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Linux Distribution Comparisons

Fedora 13

Simon O'Riordan

This is the current version of Fedora, an Open Source implementation from Red Hat.

  1. Installation was as easy as Ubuntu and as quick.
  2. Most of what the typical user will need (wireless, internet, email) will work straight away.
  3. It doesn't come with Open Office.
  4. It doesn't come with mp3 support. These both have to be added after modifying the software source repositories.
  5. Repository modification harder than Ubuntu.
  6. Depends on RPG modules not DEB.
  7. Installs via both YAM and APT.
  8. Online support is comparatively rare and often alpha-geeky.
  9. Personally, not an easy system to modify.
  10. Difficult to detect on a network, even harder to share with.
  11. Can 'see' Ubuntu shares, however.
  12. Unusually large footprint, 50GB 'root' partition out of a 250GB HDD.
  13. Familiarity in the Gnome desktop, similarities with Ubuntu 8.04-10.04.
  14. Has a nice software installation programme similar to Ubuntu. But in standard trim, there is practically no software available to install.
  15. My installation disintegrated after four days, lost the volume control icon and could not detect any sound hardware.
  16. Every boot up generated a 'kernel crash' error report. Never seen one before anywhere.
  17. At boot-up, much frustration due to Username being displayed long before the machine was ready to allow login. A practical freeze-up.
  18. Shutdown is in two stages; you have to logout to get to a page where you can shut down. Spammy.
  19. Network printing with CUPS is trouble-free.
  20. Webcams appear to work, but my test hardware has never been able to support Cheese video recording. No change there.(Has to be said, XP can handle it on this hardware).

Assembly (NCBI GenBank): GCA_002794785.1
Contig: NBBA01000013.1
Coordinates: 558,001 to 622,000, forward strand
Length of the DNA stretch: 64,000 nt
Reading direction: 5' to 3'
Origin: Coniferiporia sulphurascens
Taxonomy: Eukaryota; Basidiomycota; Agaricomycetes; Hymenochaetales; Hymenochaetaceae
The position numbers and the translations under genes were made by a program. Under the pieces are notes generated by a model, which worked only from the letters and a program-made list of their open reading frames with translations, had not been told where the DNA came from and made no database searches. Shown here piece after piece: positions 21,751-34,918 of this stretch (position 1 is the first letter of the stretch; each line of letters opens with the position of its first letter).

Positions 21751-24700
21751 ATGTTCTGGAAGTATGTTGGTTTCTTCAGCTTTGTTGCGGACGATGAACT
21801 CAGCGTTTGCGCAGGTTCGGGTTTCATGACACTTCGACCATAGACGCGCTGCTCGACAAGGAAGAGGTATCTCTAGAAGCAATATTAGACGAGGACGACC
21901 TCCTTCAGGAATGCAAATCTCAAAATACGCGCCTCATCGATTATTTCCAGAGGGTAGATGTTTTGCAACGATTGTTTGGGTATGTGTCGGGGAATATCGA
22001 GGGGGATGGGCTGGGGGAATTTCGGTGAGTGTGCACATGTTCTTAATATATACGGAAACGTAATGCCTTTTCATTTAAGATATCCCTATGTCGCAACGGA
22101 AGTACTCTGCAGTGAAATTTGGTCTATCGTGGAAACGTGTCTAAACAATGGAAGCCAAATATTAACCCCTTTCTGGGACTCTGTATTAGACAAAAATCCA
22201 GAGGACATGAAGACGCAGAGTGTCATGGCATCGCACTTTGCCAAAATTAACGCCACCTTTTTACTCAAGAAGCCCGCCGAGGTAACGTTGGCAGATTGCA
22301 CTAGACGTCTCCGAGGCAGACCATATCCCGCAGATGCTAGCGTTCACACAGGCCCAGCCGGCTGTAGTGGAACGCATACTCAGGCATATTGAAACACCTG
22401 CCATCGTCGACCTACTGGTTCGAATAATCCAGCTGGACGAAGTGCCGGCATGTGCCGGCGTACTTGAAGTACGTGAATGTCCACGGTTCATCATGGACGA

21. Hardware spec: P4 2.36 GHz, 1.5 GB Ram, 250 GB PATA HDD.

Kubuntu 10.04

Terry Coles

This is the current (30/5/2010) version of Kubuntu (KDE) 10.04.

  1. Initially I upgraded from 9.10, but I had various issues, most notably with display during startup.
  2. Then did a clean installation:
    • This was easy and took about 30 minutes, although the updates afterwards took somewhat longer.
    • I then had to reinstall all those packages that don't come as standard.
    • I had a fully working system in around 70-80 mins with the residue of packages being installed as I needed them.
  3. Generally an improvement in terms of look-and-feel and performance over 9.10, due to the later version of KDE included.
  4. There are still problems though:
    • I still cannot see the login menu. This has been discussed on the list and I only live with it because I only have this one distro on the machine.
    • Occasionally, it freezes just after boot-up, with the Kubuntu 'dots' on the screen. Generally works after a reboot.
    • It crashed big-time one day. I was writing a document in OpenOffice Writer and listening to a music track on Amarok, when the track started looping (just like the record had stuck). Everything else was dead. No mouse or keyboard responses, so I had to do a master reset. This is the first time I've had anything like this on Linux since the bad old days when graphics drivers and monitors didn't recognise each other; but they were always from boot-up.
  5. The default version of wine runs my only Windows App (Memory-Map), but still doesn't support one feature. I added the wine PPA and Memory-Map works perfectly now.
  6. Everything else I've tried works.

Kubuntu Netbook Edition 10.04 (KNE)

Terry Coles

I tested this as a replacement for the Xandros default distro on my wife's Asus EEE 900.

  1. It's easy to test, either by mounting the ISO in VirtualBox (which I did initially), or by writing the ISO to a USB Memory Stick using Startup Disc Creator. I have not installed this distro to the Asus for the reasons given below.